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HUD No. 02-044
(202) 708-0685
For Release
April 24, 2002

HUD Finds Americans Support Nation's Fair Housing Laws, But New Survey Finds Lack of Understanding

WASHINGTON - According to Public Awareness of the Nation's Fair Housing Laws, a report prepared by the Urban Institute and released today by the Department of Housing and Urban Development, most Americans support the concept behind the Fair Housing Act, the law that prohibits many types of housing discrimination, but many do not fully grasp which activities are legal and which are not.

For example, only 38 percent of survey respondents were aware that it is illegal to refuse to rent to a family because they have children. Conversely, 81 percent thought it was illegal to restrict the sale of a home to white buyers, and 78 percent thought it was illegal to refuse to rent to a person with a different religion.

Crystal Hill, a 20-year old single mother from Belleville, IL, was discriminated against when a landlord refused to rent a one-bedroom apartment for her and her five-month-old son. Unlike many Americans, Hill knew the details of the federal fair housing law, and with the help of a local housing council, recently won a $50,000 settlement from the landlord.

"The Hill case illustrates the need for equal access to rental housing and homeownership," said HUD Secretary Mel Martinez. "Housing discrimination is not only illegal; it contradicts in every way the principles of freedom and opportunity we treasure as Americans."

Like Hill, 14 percent of the 1001 survey respondents believe that they have been subjected to housing discrimination. According to the study, Blacks and Hispanics were considerably more likely to hold this belief. However, in absolute terms, a far greater number of whites believed they have been discriminated against. A second indication of public attitude regarding fair housing was noted when 67 percent of respondents said that they support existing laws that prohibit homeowners from refusing to sell based on a buyer's race, religion, or nationality.

There were some modest differences across income, education, age and region of the country. For example: the extent of knowledge of fair housing laws increases with higher education and income; people between the ages of 35 and 44 are more likely to have a high level of knowledge compared to those older or younger; and people in the Northeast are somewhat more likely to have a high level of knowledge of fair housing laws than those residing in other parts of the country, especially the Midwest.

The report is based upon the results of a telephone survey by the University of Michigan's Survey Research Center of 1001 men and women in the lower 48 states and the District of Columbia.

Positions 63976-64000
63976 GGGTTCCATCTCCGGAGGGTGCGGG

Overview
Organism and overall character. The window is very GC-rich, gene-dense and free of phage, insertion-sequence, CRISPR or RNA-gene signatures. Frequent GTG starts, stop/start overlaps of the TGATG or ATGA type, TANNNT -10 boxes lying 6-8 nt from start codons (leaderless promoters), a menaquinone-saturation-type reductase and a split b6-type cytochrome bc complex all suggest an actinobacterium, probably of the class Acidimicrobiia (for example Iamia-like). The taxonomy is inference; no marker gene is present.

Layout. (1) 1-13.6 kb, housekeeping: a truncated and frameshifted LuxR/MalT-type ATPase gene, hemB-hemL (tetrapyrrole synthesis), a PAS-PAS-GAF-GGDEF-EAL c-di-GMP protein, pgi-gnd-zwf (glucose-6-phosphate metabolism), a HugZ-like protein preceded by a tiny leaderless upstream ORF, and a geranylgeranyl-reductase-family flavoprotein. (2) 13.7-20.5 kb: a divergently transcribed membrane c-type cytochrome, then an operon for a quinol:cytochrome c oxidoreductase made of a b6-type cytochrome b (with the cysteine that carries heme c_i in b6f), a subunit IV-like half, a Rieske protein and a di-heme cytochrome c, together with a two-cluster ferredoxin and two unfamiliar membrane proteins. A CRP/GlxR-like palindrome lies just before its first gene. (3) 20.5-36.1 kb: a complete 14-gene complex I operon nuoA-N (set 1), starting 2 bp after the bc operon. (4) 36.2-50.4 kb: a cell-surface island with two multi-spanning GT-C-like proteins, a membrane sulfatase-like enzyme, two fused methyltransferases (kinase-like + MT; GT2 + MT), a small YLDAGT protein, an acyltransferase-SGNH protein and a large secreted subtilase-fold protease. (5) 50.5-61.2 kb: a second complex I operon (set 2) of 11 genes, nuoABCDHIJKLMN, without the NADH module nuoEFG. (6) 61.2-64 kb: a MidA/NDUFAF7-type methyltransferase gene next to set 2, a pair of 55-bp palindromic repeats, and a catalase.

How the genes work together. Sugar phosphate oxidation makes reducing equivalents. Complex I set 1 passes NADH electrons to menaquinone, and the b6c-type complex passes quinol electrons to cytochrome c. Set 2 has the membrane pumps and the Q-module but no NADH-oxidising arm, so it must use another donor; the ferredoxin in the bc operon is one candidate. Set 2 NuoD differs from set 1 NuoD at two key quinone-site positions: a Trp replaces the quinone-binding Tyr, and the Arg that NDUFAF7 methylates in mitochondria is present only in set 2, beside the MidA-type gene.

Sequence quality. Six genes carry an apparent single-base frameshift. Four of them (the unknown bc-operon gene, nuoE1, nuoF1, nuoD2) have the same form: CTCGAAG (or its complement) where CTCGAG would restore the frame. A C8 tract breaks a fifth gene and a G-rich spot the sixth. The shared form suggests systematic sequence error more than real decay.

As HUD celebrates Fair Housing Month, it undertook this national survey as part of its commitment to assess the level of public awareness of fair housing laws and to establish a baseline for future performance measurement purposes.

The Fair Housing Act, which initially became law in 1968 and was strengthened in 1988, bars discrimination because of race, color, religion, national origin, sex, familial status and disability in the sale and rental of housing and other real estate transactions.

HUD is responsible for enforcing the provisions of the Fair Housing Act and promotes fair housing through various programs and initiatives, primarily through grants and funding to state and local governments and other non-profit organizations. If you believe that you have been discriminated against, call HUD's Housing Discrimination Hotline at 1-800-669-9777 or visit HUD's fair housing website.

HUD is the nation's housing agency committed to increasing minority homeownership, creating affordable housing opportunities for low-income Americans, supporting the homeless, elderly, people with disabilities and people living with AIDS. The Department also promotes economic and community development as well as enforces the nation's fair housing laws. More information about HUD and its programs is available on the Internet at www.hud.gov.



Read a summary of the survey, below, or view the full report on HUD's website. (linked to http://www.huduser.org/publications/fairhsg/hmwk.html)

Summary of Survey Results

Percent of Respondents Surveyed
Believed Activity to be Illegal
Disagree with Conduct
Refusing to rent to a family because they had children
Searching for a home in white-only areas
Opposing construction of a wheelchair ramp
Refusing to rent to persons with mental disabilities
Advertising "Christians preferred"
Charging higher down payment due to ethnicity
Refusing to rent to person with a different religion
Restricting home sale to white buyers


Believed Activity to be Legal
Approved of Conduct
Refusing to rent to a person with poor housekeeping habits
Denying a mortgage based on insufficient income and assets


Content Archived: April 9, 2010

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